The early burst of gene expression at 1 dpi (Fig. 1) and the noisy expression of transcripts from the iP2 element (Figs. 2C and 4B) is consistent with recent work in the field suggesting that viral transcription is not as silent during latency as previously presumed (37, 38). The initial burst of IE gene expression that we observed during the establishment of latency is likewise consistent with reports from other groups (39, 40). Collectively, the available data from both primary cell and cell line models indicate that viral gene expression is repressed, but not completely silenced during latency. More work is required to understand if early bursts of gene expression are important for the establishment of latency.
Notably, we consistently detected low levels of iP2-derived transcripts throughout latency (Figs. 2C and 4B), although IE proteins remained virtually undetectable (Fig. 1A and SI Appendix, Fig. S1). The sustained levels of iP2-derived transcripts in the absence of detectable levels of protein accumulation may suggest that the translation, as well as transcription, of MIE genes is regulated in a context-dependent manner (e.g., stress-induced translation), consistent with previously established correlates linking cellular stress to viral reactivation (41). For example, the discrete 5′ untranslated regions (UTRs) of the iP-derived transcripts contain multiple alternative AUG translation start sites which may be posited to suppress translational activity via leaky scanning under basal conditions while promoting translation during cell stress (42, 43). Such regulatory elements are common in viruses and appear to regulate translation in a similar manner (4446). Furthermore, Arend et al. (47) have previously demonstrated that the 5′ UTR of MIE mRNAs plays a role in their translation and is required for efficient HCMV replication during lytic infection. In the case of iP-derived transcripts, such mechanisms may equip the virus with an additional point of control over IE gene expression, perhaps to minimize spontaneous viral reactivation.
In addition to expanding genomic coding potential in the human genome, alternative promoters play an important role in tailoring gene expression for various cell lineages, tissue types, and developmental stages (49). Furthermore, alternative promoter usage can produce multiple mRNAs encoding identical proteins, the synthesis of which is regulated by distinct 5′ UTRs. Herpesviruses also use alternative promoters to regulate viral gene expression. For example, Marek’s disease virus uses promoter switching to achieve differential expression of its immediate early transactivator ICP27 during lytic and latent infections (50). Furthermore, Kaposi’s sarcoma-associated herpesvirus encodes 6 splice variants of its ORF50 from 4 different promoters, resulting in multiple isoforms of the transactivator RTA, each with distinct viral transactivation potential (51). Epstein–Barr virus uses a promoter switching mechanism to maintain its distinct latency programs by driving differential expression of latency-associated genes (5255). Potential mechanisms for promoter switching could include differences in the basal transcription machinery among different cell types, cell type-specific transcription factors, or epigenetic modifications to the viral genome. The significance of these promoter switching events to the outcome of infection remains to be fully defined. However, these studies and the present study suggest that promoter switching may play a prominent role in the lytic to latent switch during herpesvirus infections.
Understanding the regulation of alternative promoters may pave the way for the development of improved vaccines and gene therapy vectors. As deletion of the HCMV MIE intronic promoters limits potential for reactivation (Figs. 3 and 4) without impeding virus propagation in fibroblasts (SI Appendix, Fig. S3), cytomegalovirus-based vaccine vectors in which the minimal intronic promoter sequences are disrupted would be expected to limit reactivation while maintaining the potential to efficiently propagate the vector in replication-permissive fibroblasts. Additionally, inclusion of the intron A region of the MIE locus in gene therapy vectors driven by the HCMV promoter (MIEP) may enable efficacious gene expression in hematopoietic cells, a clinically important setting in which the core MIEP has minimal activity (12). While the cellular and/or viral factors that regulate HCMV intronic promoter activity during reactivation are currently unknown, our data suggest that defining such factors will be critical to understanding the molecular events controlling HCMV latency and reactivation.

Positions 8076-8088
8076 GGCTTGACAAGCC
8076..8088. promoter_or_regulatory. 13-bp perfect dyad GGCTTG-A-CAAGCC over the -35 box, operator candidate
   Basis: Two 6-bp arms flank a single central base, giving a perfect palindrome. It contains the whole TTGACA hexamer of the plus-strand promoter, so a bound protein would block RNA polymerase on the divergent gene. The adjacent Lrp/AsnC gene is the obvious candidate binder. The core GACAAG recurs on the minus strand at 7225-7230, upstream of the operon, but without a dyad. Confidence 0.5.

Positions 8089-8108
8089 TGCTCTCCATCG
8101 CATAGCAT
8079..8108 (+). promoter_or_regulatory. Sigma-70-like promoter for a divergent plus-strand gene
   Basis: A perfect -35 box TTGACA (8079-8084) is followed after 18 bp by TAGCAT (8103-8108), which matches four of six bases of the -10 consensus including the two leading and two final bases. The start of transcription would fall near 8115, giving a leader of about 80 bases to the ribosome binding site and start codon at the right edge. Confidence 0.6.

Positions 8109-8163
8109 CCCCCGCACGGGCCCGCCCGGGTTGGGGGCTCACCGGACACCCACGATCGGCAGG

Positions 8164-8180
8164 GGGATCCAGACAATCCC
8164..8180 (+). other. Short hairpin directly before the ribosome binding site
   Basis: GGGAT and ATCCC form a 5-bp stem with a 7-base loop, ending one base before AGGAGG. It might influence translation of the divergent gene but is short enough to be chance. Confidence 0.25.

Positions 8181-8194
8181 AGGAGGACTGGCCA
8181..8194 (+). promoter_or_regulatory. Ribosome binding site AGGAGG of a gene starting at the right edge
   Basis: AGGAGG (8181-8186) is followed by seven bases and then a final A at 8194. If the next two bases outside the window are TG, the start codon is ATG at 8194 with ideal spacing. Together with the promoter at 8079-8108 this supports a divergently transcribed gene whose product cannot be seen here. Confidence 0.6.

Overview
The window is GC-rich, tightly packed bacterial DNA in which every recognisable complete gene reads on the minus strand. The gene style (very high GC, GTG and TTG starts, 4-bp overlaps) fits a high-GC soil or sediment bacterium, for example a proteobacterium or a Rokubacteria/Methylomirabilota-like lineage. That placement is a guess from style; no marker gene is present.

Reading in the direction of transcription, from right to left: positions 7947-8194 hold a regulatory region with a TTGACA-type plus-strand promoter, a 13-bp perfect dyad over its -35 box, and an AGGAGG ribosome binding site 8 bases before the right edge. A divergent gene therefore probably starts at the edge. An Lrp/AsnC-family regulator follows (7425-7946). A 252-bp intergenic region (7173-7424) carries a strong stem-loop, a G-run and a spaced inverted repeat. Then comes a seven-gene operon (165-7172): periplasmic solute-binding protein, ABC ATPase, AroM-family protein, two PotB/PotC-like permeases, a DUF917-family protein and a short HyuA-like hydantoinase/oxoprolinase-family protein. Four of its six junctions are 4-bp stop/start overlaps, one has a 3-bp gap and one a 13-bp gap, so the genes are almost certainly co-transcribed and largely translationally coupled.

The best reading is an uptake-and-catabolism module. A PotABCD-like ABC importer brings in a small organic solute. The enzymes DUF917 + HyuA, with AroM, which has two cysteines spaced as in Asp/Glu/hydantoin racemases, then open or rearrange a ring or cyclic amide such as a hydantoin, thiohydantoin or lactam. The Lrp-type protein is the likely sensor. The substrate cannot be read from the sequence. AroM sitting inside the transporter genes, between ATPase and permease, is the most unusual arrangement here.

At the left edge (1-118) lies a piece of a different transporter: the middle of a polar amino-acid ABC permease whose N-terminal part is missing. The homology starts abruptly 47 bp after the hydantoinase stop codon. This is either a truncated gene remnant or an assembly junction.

Materials and Methods

THP-1 Latency Model.

THP-1 cells were infected as monocyte-like suspension cells at a density of 0.5 million cells per mL and a multiplicity of infection (MOI) of 2 (as determined by TCID50 using MRC-5 fibroblasts). The cell suspension was mixed by rocking every 30 min for 4 h, followed immediately by a “spinfection” at 450 × g for 20 min, yielding 30 to 50% infection (GFP+ by FACs) at 24 hpi. Cells were cultured for 5 dpi in nontissue culture-treated 6-well plates (1.5 million cells in 3 mL per well). During the 5-d latency period, infected cells continued to proliferate, and media was added to maintain a cell density of ≥1 million cells per mL. Viral genomes were maintained during the 5-d latency period (Fig. 3C). On day 5, cells from each experimental group were pooled and centrifuged at 120 × g for 7 min and then resuspended at 0.5 million cells per mL. Cells were treated with 100 nM TPA and plated on tissue culture-treated plates to promote monocyte-to-macrophage differentiation (and viral reactivation) or treated with DMSO as a solvent control and cultured nonadherently. Cells were washed in PBS at 24 h post TPA/DMSO treatment, and fresh media was added to the culture at 1 mL for every 0.5 million cells. TPA treatment resulted in differentiation of 50 to 75% of the treated cells; any cells that remained in suspension after 24 h of treatment were removed from the culture with 2 PBS washes, leaving only differentiated cells. Dead cells were removed from the plate with 2 PBS washes immediately prior to collection of proteins or nucleic acids.